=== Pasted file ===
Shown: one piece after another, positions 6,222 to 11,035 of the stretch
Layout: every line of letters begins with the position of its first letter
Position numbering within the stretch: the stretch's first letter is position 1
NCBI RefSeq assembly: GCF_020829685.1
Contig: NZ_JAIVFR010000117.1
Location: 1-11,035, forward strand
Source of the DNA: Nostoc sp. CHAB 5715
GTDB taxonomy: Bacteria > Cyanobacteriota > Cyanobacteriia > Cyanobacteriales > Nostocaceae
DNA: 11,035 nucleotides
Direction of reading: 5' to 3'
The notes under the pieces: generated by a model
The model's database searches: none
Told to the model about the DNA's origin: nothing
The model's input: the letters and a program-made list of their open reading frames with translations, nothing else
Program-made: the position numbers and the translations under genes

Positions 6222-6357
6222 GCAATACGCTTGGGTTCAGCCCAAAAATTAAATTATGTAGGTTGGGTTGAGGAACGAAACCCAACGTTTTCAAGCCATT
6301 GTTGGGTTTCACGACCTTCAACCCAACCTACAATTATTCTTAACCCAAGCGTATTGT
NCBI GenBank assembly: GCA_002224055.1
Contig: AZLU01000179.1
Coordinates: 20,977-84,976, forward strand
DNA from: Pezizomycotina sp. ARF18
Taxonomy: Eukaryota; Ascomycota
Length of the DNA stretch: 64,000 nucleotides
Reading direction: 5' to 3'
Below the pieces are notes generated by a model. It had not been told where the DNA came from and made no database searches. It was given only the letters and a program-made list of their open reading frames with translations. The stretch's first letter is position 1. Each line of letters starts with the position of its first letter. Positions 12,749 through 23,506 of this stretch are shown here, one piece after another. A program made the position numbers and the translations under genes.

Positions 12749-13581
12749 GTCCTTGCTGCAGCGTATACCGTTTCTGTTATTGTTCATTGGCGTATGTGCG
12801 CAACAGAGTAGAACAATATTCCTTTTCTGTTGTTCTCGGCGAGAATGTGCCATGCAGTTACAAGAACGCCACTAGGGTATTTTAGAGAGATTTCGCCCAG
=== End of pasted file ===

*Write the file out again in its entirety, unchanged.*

Shown: one piece after another, positions 6,222 to 11,035 of the stretch
Layout: every line of letters begins with the position of its first letter
Position numbering within the stretch: the stretch's first letter is position 1
NCBI RefSeq assembly: GCF_020829685.1
Contig: NZ_JAIVFR010000117.1
Location: 1-11,035, forward strand
Source of the DNA: Nostoc sp. CHAB 5715
GTDB taxonomy: Bacteria > Cyanobacteriota > Cyanobacteriia > Cyanobacteriales > Nostocaceae
DNA: 11,035 nucleotides
Direction of reading: 5' to 3'
The notes under the pieces: generated by a model
The model's database searches: none
Told to the model about the DNA's origin: nothing
The model's input: the letters and a program-made list of their open reading frames with translations, nothing else
Program-made: the position numbers and the translations under genes

Positions 6222-6357
6222 GCAATACGCTTGGGTTCAGCCCAAAAATTAAATTATGTAGGTTGGGTTGAGGAACGAAACCCAACGTTTTCAAGCCATT
6301 GTTGGGTTTCACGACCTTCAACCCAACCTACAATTATTCTTAACCCAAGCGTATTGT
NCBI GenBank assembly: GCA_002224055.1
Contig: AZLU01000179.1
Coordinates: 20,977-84,976, forward strand
DNA from: Pezizomycotina sp. ARF18
Taxonomy: Eukaryota; Ascomycota
Length of the DNA stretch: 64,000 nucleotides
Reading direction: 5' to 3'
Below the pieces are notes generated by a model. It had not been told where the DNA came from and made no database searches. It was given only the letters and a program-made list of their open reading frames with translations. The stretch's first letter is position 1. Each line of letters starts with the position of its first letter. Positions 12,749 through 23,506 of this stretch are shown here, one piece after another. A program made the position numbers and the translations under genes.

Positions 12749-13581
12749 GTCCTTGCTGCAGCGTATACCGTTTCTGTTATTGTTCATTGGCGTATGTGCG
12801 CAACAGAGTAGAACAATATTCCTTTTCTGTTGTTCTCGGCGAGAATGTGCCATGCAGTTACAAGAACGCCACTAGGGTATTTTAGAGAGATTTCGCCCAG